The Outcomes and Experience of Pregnancy in Limb Girdle Muscular Dystrophy Type R9
Eric Libell1, Noelle Bowdler2, Carrie Stephan1, M. Bridget Zimmerman3, Amber Gedlinske1, Katherine Mathews1
1University of Iowa - Dept of Pediatrics, 2University of Iowa- Dept of OBGYN, 3University of Iowa- Dept of Biostatistics
Objective:
We aim to describe the outcomes and experiences of pregnancy in a cohort of women with limb girdle muscular dystrophy type R9 (LGMDR9).
Background:
Published information about the experiences of pregnancy in LGMD is limited and does not specify LGMD type, limiting utility. Previous reports of pregnancy and LGMD showed higher rates of assisted deliveries, with half of the participants experiencing worsening of muscle weakness. Most pregnancies and infants in those studies were uncomplicated.
Design/Methods:
All women 18 years of age or older with a genetic and clinical diagnosis of LGMDR9 who are enrolled in the University of Iowa Wellstone dystroglycanopathy natural history study (clinicaltrials.gov NCT00313677) were invited to complete a questionnaire about their pregnancy experiences, including questions about pregnancy complications, muscle symptoms experienced during pregnancy, and post-partum course.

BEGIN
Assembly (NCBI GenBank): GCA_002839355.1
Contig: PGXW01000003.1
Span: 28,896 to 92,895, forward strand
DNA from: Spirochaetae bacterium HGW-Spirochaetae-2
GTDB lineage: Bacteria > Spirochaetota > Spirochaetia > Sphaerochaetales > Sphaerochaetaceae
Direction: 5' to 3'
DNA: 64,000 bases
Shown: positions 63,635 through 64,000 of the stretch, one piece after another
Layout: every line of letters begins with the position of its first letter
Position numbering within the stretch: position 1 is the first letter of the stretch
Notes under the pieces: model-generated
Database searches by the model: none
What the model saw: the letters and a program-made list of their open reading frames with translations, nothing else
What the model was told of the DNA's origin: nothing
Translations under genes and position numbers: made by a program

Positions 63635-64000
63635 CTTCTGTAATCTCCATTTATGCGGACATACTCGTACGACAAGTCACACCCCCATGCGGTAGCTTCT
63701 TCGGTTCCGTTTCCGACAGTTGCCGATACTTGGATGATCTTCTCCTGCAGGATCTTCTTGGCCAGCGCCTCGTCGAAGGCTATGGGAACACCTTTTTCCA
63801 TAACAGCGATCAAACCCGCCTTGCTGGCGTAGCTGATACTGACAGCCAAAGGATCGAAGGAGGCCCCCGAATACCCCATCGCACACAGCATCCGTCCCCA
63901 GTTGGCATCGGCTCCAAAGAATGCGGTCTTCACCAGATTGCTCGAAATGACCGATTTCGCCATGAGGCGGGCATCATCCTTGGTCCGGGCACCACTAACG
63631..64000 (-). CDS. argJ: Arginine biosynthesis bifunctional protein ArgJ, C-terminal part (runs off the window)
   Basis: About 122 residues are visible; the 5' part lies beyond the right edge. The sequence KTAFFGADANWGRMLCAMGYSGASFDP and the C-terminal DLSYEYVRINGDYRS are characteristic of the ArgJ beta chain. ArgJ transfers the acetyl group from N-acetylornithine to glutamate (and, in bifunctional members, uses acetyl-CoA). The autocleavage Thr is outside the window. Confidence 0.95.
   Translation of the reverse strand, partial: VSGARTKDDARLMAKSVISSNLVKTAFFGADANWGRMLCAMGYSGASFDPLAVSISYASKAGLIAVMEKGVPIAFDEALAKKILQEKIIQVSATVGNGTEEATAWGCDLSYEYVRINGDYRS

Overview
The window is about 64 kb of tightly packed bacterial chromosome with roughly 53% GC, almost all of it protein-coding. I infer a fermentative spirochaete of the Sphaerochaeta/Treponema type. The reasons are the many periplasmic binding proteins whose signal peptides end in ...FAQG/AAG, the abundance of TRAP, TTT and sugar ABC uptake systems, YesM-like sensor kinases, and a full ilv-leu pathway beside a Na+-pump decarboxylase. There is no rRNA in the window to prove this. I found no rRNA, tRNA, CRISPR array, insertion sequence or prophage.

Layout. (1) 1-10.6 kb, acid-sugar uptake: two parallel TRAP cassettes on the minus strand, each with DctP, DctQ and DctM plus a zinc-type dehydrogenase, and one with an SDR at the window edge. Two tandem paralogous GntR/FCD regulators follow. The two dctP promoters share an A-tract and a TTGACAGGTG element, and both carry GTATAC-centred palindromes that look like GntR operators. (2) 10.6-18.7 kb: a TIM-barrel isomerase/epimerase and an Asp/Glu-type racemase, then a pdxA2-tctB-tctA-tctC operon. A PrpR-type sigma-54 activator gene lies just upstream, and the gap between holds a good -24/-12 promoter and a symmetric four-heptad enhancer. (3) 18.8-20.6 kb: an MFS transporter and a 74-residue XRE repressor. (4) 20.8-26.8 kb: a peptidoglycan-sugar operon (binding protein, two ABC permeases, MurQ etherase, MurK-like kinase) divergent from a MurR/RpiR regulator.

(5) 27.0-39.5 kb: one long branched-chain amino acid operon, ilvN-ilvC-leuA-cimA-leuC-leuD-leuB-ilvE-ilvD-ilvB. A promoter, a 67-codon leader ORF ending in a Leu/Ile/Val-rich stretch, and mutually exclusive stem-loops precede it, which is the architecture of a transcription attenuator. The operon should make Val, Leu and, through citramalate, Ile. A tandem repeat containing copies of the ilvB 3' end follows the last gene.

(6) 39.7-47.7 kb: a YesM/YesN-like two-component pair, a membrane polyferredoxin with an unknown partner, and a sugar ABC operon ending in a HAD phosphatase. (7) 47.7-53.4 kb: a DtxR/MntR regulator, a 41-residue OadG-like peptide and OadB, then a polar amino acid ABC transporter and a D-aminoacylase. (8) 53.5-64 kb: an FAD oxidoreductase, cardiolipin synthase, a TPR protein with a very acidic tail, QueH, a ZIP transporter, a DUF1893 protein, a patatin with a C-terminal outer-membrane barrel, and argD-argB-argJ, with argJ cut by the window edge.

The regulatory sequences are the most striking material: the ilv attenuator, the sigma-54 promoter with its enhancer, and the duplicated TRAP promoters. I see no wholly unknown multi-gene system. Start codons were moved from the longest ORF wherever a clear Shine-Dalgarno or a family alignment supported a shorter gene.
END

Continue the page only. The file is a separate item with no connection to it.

Results:
A total of 22 women responded to the survey. Thirteen women reported 26 live births. The majority of pregnancies that resulted in a live birth were uncomplicated (n=19, 73%), and most infants had no complications (n=25, 96%). The rates of assisted vaginal delivery (n=9, 35%) and induction of labor (n=18, 70%) were both significantly higher than the national average. Almost half of pregnancies (n=11, 42%) resulted in increased weakness during pregnancy; only 1 returned to pre-pregnancy baseline.
Conclusions:
The data presented here suggest that women with LGMDR9 who are considering a pregnancy should be counseled that they might have a higher likelihood of induced labor, assisted vaginal delivery, and could experience progression of weakness. These results are generally consistent with previous reports, but future studies of pregnancy in defined subtypes of LGMD will be required to confirm these findings and determine if risks vary by genotype.